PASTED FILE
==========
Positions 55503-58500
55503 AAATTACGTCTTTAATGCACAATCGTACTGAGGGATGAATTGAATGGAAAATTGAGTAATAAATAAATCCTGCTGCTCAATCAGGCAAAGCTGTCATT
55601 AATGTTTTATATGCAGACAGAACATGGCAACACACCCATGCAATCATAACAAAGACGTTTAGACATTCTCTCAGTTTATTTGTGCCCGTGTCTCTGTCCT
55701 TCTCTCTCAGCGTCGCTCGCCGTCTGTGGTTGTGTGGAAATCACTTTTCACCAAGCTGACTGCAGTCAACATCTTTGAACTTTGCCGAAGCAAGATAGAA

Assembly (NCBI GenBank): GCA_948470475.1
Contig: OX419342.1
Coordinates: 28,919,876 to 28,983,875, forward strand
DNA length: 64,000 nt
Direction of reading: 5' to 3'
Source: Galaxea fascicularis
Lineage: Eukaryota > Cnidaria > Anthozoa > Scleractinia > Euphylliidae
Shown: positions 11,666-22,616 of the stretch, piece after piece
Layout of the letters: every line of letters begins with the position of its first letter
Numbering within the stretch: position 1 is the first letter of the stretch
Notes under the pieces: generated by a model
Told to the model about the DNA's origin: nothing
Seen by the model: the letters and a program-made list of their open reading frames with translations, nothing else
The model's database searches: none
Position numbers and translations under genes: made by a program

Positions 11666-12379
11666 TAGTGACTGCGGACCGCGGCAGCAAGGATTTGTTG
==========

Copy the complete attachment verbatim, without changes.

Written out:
Positions 55503-58500
55503 AAATTACGTCTTTAATGCACAATCGTACTGAGGGATGAATTGAATGGAAAATTGAGTAATAAATAAATCCTGCTGCTCAATCAGGCAAAGCTGTCATT
55601 AATGTTTTATATGCAGACAGAACATGGCAACACACCCATGCAATCATAACAAAGACGTTTAGACATTCTCTCAGTTTATTTGTGCCCGTGTCTCTGTCCT
55701 TCTCTCTCAGCGTCGCTCGCCGTCTGTGGTTGTGTGGAAATCACTTTTCACCAAGCTGACTGCAGTCAACATCTTTGAACTTTGCCGAAGCAAGATAGAA

Assembly (NCBI GenBank): GCA_948470475.1
Contig: OX419342.1
Coordinates: 28,919,876 to 28,983,875, forward strand
DNA length: 64,000 nt
Direction of reading: 5' to 3'
Source: Galaxea fascicularis
Lineage: Eukaryota > Cnidaria > Anthozoa > Scleractinia > Euphylliidae
Shown: positions 11,666-22,616 of the stretch, piece after piece
Layout of the letters: every line of letters begins with the position of its first letter
Numbering within the stretch: position 1 is the first letter of the stretch
Notes under the pieces: generated by a model
Told to the model about the DNA's origin: nothing
Seen by the model: the letters and a program-made list of their open reading frames with translations, nothing else
The model's database searches: none
Position numbers and translations under genes: made by a program

Positions 11666-12379
11666 TAGTGACTGCGGACCGCGGCAGCAAGGATTTGTTG